Employment gains could help housing inventory
After three months of mediocre gains, the U.S. unemployment situation brightened considerably in March. Total nonfarm payroll employment rose by 916,000 and pushed the unemployment rate down to 6%, according to the U.S. Labor Department. Sectors that were hit hardest by the pandemic led job growth last month, with jumps in leisure, hospitality, public and private education and construction – good signs for the housing industry.
The economy has recovered just over 62% of the jobs lost at the start of the recession and the Bureau of Labor Statistics estimates there are still 9.7 million unemployed persons – 4 million higher than at the beginning of Feb. 2020. Overall, there are approximately more than 4.2 million people who have been actively looking for work for more than six months.
However, March’s increase of nearly 1 million jobs contrasts dramatically with the job growth seen in February, when a mere 49,000 jobs were gained. The Mortgage Bankers Association expects this heightened pace to drop unemployment numbers to below 5% by the end of the year.
According to Odetta Kushi, First American’s deputy chief economist, COVID-19 was the great recession for the services industry, especially leisure & hospitality. Younger and lower-wage workers bore the brunt. This sector showed the strongest gains in March with 280,000 new jobs, and there’s likely more to come with wider vaccine distribution and businesses reopening.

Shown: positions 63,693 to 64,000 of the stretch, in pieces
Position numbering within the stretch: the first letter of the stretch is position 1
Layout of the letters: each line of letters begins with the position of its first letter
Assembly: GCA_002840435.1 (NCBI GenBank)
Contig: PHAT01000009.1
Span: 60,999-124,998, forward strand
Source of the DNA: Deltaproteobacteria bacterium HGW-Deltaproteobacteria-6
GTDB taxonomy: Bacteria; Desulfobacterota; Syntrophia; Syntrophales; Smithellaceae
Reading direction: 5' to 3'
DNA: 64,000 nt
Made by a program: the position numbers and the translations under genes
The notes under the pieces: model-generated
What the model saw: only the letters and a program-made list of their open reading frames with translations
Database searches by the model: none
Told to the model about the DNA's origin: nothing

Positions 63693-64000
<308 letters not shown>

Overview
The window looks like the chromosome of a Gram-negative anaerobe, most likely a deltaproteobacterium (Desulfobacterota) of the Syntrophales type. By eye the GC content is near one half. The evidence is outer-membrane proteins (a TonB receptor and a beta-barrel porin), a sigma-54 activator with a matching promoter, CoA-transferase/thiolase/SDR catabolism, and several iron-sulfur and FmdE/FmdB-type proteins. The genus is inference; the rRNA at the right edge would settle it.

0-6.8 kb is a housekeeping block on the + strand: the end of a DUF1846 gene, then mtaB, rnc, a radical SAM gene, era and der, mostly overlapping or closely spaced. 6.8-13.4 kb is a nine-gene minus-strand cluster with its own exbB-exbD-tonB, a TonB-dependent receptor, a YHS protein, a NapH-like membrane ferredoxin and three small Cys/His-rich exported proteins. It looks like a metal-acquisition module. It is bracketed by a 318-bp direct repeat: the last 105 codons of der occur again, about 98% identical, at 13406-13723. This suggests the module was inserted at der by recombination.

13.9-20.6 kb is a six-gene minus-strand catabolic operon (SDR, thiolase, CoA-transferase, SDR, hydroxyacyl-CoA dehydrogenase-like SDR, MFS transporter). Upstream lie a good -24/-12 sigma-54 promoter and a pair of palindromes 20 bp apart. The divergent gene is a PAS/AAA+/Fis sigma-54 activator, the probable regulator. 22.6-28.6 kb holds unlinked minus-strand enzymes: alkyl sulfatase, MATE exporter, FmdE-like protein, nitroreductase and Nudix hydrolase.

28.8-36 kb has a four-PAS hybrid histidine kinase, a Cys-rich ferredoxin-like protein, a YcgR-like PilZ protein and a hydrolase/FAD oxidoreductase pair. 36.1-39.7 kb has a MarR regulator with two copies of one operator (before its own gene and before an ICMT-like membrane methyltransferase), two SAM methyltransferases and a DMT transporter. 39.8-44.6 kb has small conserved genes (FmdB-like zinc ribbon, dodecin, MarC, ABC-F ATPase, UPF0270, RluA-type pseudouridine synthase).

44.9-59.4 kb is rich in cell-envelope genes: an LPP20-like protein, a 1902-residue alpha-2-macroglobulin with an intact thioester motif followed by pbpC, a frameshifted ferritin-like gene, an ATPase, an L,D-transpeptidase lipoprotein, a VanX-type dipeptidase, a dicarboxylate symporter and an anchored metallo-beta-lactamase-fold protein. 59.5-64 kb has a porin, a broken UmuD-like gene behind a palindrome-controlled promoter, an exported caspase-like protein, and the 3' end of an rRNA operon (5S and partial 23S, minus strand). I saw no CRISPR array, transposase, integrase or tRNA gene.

“The prime-age labor force participation rate fell in the aftermath of the Great Recession and it took a decade to return to the pre-Great Recession average (2001-2007) of 83%,” Kushi said. “The COVID recession wiped out those gains, but with more vaccinations and businesses reopening, there is greater opportunity to draw workers off the sidelines.”
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For housing, March gained 110,000 jobs in construction – a positive sign in an industry struggling with supply constraints. There is a desperate lack of inventory in the housing market right now, which is driving up home prices at an unsustainably rapid pace, MBA’s senior vice president and chief economist Mike Fratantoni noted.
Total construction employment remains 182,000 below its February 2020 level. But Fratantoni is confident that with the job growth and bright outlook for the remainder of the year, housing demand will remain quite strong, even if mortgage rates increase above 3.5%.
“Although the job market is certainly recovering quickly, the stimulus payments and renter and homeowner relief that were part of the American Rescue Plan will provide support for struggling individuals who are unemployed or underemployed, including the 2.5 million homeowners currently in forbearance plans,” said Fratantoni.
Residential construction jobs, on the other hand, increased 3.9% from the pre-2020 recession peak in Feb. 2020. March signified the highest number of residential construction workers since 2008. But the prime-age labor force participation rate hardly budged and remains 1.6% below the pre-COVID rate. A smaller active workforce means less labor resources available for the production of goods and services, which could hinder the economic recovery.
The lack of available homes on the market is taking a toll on the marginal buyer who is feeling an affordability squeeze. In February, new home sales, existing home sales and pending home sales also saw month-over-month declines. But these numbers are coming down from a pandemic anomaly. Purchase loans are still topping year-over-year highs, however, the refi market is taking a beating from rising rates.
“We need more hammers at work to build more homes,” said Kushi.
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